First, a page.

Over the next few centuries, button mania ran amuck. Buttons were created from diamonds, gold, silver and ivory. A report from 1520 states that King Francis I of France once greeted King Henry VIII of England wearing 13,600 buttons, both men similarly attired. The Church tried to tone things down by calling the buttons used to fasten the front of women’s dress “the devil’s snare,” and of course the Puritans got into the act by condemning such button excess as sinful. Then in the 17th century a button war, la Guerre des Boutons, was begun by French tailors who enraged button makers by making thread balls that worked just as well as traditional buttons. To protect their turf and their livelihood, button makers secured the French government’s agreement to fine the tailors for their ingenuity.

By the 17th century, French button makers no longer had a stranglehold on the button market because America, Germany and the United Kingdom began producing large buttons that required fewer of them to fasten garments. Buttons began to be mass produced beginning in the 19th century, using more expensive materials like brass, glass, pearls and ceramic, but also more common materials like thread, bone and metal. Families began keeping button boxes to recycle buttons for re-use, which bring us to today’s buttons, which are made from all of these materials in all sizes and shapes, and for all kinds of products.

Our lives revolve around buttons, which you’ll find everywhere on Etsy, and for which BBEST members have developed all kinds of uses. Rose of Big Island Rose Design, for example, recycles buttons to produce her Framboise Button and Yoyo Pin.

Framboise Button and Fabric Yoyo Pin Brooch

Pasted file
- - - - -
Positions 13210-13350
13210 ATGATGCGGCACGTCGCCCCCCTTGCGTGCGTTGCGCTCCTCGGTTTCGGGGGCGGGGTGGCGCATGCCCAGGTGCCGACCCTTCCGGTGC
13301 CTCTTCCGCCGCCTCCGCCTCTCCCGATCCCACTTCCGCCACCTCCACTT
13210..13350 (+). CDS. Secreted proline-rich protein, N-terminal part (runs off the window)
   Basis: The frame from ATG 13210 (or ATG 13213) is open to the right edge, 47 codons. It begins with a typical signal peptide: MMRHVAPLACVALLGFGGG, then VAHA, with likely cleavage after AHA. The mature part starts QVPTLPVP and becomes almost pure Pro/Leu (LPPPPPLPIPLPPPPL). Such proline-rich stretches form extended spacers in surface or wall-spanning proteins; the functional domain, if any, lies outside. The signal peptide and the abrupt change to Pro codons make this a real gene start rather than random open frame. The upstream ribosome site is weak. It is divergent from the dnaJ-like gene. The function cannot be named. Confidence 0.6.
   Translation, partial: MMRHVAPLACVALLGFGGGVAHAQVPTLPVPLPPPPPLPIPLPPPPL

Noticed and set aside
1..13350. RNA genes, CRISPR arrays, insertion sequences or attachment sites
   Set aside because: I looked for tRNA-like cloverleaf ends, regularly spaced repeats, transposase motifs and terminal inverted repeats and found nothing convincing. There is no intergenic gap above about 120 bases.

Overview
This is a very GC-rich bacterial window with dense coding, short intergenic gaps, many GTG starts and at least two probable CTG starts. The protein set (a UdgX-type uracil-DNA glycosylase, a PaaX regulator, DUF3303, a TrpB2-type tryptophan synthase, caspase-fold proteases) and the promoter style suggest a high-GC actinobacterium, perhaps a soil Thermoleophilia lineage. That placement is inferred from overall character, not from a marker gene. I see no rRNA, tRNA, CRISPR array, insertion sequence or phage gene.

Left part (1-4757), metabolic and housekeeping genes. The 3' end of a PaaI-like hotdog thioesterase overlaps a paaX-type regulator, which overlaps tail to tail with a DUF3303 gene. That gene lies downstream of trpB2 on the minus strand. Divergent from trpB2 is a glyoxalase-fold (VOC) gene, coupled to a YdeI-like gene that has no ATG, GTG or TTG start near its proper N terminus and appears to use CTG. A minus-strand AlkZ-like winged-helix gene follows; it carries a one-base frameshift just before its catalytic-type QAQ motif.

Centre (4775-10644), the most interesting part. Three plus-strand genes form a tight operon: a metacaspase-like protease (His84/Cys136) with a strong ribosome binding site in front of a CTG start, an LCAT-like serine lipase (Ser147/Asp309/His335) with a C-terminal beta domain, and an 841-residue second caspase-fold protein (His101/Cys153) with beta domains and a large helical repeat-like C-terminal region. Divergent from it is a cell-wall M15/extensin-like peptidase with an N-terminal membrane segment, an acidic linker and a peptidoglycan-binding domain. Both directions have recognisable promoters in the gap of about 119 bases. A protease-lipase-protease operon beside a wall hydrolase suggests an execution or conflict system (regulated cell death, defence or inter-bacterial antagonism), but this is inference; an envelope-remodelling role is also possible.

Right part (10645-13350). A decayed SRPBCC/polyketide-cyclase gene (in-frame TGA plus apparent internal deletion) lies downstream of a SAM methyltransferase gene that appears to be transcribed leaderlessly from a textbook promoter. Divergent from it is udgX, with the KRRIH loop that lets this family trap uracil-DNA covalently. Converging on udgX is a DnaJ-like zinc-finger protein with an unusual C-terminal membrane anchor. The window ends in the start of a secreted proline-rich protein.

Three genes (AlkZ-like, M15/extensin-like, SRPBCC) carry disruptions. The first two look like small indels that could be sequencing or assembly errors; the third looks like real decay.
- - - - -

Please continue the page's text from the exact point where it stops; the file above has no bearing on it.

Dena of The Buttonhole has based the entire premise of her shop on buttons. One of her products is the Brass Bookmark with Vintage Buttons Black and White.

Brass Bookmark with Vintage Buttons Black and White

Pearl of Fehu Stoneware, on the other hand, fires porcelain buttons in her kiln. She uses them to embellish her journal covers, but encourages others to find other creative uses for them.

Zuda of ZudaGay fashions fantastical flowers from polymer clay, recycling buttons as the center of her floral creations. Her Coral Red Flower Pendant, for example, features a silver tone button.

Coral Red Flower Pendant

Carol of Sand Fibers often uses buttons to fasten her beautiful bead bracelets. Take a look at her If You Love Copper Like I Love Copper Peyote Cuff Bracelet.

If You Love Copper Like I Love Copper Peyote Cuff Bracelet

Kym of Kimbuktu uses a button as both a practical fastener and a decorative embellishment for her 1000 Cranes Foldable Tote.

1000 Cranes Foldable Tote

Finally, says Joon of joonbeam, “Environment is everything.” Her Earth Day Every Day Pinbacks encourage us to preserve the earth with her version of the button.

Earth Day Every Day Pinbacks

Feel free to click on any of the photos above to learn about purchasing details of these button creations by Boomers and Beyond Etsy Street Team members.

To learn more about buttons, read Roy Earnshaw’s “A History of the Button.”

© 2008 Judy Nolan. All rights reserved. Please note that the images in this post are owned by the artists and may not be used without permission. Simultaneously published at http://boomersandbeyond.blogspot.com.